Generally you let each layer dry before you add subsequent layers. More about drying the balloon in the next section.
Allow the Balloon to dry
Tissue paper is thin enough for 3 layers to dry easily in one application. But if you are using the brown packing paper I would add no more than 2 layers before letting it dry over night.
I have a trick to help the balloon dry faster. I clip it to the front of a fan with a binder clip. Just put the balloon knot in the binder clip and clip it to the wire front of the fan. It really speeds up the drying process.
Also each layer seems to dry a bit faster than the one before.
In general, you have to give the drying process 2-3 days. That's really the only trick to making these great paper mache eggs. You have to factor in the drying time.
Important craft tip - do not use a heat source to dry the balloon. Heat will make the balloon expand and could pop before the paper dries ruining all your work. You can put it in a warm dry place, but not near a very warm place like in the oven, for example.
Pop the balloon and remove it
Now pop the balloon by poking a hole near the exposed knot, cutting the knot, etc. Sometimes the balloon is stuck to the inside layer of your paper mache, don't worry. It will deflate and you can get it out.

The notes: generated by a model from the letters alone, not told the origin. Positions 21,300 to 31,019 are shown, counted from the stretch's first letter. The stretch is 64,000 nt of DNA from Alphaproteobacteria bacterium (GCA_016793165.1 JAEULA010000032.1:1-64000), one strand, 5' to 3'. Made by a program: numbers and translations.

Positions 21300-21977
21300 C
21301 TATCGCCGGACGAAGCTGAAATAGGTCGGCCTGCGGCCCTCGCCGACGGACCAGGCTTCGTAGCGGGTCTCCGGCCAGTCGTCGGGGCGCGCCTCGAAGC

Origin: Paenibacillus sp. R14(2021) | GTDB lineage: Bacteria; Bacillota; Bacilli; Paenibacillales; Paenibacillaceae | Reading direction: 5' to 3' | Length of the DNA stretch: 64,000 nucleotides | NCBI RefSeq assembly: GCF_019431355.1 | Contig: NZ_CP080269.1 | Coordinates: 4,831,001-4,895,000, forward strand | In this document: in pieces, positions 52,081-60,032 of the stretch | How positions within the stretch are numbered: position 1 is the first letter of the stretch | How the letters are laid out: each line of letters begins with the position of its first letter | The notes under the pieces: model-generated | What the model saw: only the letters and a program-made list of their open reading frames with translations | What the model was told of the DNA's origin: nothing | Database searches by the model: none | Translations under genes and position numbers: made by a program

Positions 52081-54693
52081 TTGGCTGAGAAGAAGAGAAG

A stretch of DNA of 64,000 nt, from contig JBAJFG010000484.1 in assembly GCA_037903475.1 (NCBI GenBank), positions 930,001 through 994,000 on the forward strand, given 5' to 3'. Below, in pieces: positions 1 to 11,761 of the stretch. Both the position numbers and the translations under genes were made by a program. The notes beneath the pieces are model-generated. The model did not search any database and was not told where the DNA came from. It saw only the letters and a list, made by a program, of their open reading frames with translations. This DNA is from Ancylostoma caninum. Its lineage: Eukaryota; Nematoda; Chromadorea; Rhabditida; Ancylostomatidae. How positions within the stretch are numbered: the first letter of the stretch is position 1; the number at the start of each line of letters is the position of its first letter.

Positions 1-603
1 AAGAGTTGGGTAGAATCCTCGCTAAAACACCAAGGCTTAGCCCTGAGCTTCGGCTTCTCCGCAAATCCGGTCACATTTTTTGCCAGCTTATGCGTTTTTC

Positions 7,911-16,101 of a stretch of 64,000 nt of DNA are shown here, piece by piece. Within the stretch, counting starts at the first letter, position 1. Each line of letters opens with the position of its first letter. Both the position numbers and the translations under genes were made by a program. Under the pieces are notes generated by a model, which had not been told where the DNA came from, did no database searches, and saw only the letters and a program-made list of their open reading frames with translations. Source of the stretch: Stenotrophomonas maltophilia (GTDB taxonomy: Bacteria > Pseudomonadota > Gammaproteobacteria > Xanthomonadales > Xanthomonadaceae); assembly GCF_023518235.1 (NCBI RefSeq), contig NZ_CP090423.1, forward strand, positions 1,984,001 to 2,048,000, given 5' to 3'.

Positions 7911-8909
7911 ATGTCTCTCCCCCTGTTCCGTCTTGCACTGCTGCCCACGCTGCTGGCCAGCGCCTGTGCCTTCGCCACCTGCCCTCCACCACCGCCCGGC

Cut an opening in your paper mache egg
Now decide how you want to make an opening in your paper mache egg:
- Do you want to make a piñata? If so, make a small opening at the bottom to fill with treats.
- Do you want to make a cracked egg? Then cut a jagged edge around the front of the egg
- Do you want a smooth, pretty panoramic egg? Then cut a smooth round circle on the front of the egg
- Do you want to make a chick bursting out the top of the egg? Cut a cracked edge at the top so your chick can escape.
The paper mache eggs that I made were very thick and sturdy so it was a bit challenging to cut through the paper mache material. I used a sharp craft knife with an 11 blade (the sharp pointy blade) and inserted it to start the cut. Once I had some material removed, I actually could use scissors. But to make the jagged, cracked edge I just used the craft knife making short cuts each time.
Prime egg with gesso then paint the color of your choice
Prime your paper mache egg inside and out. I use regular gesso for this step.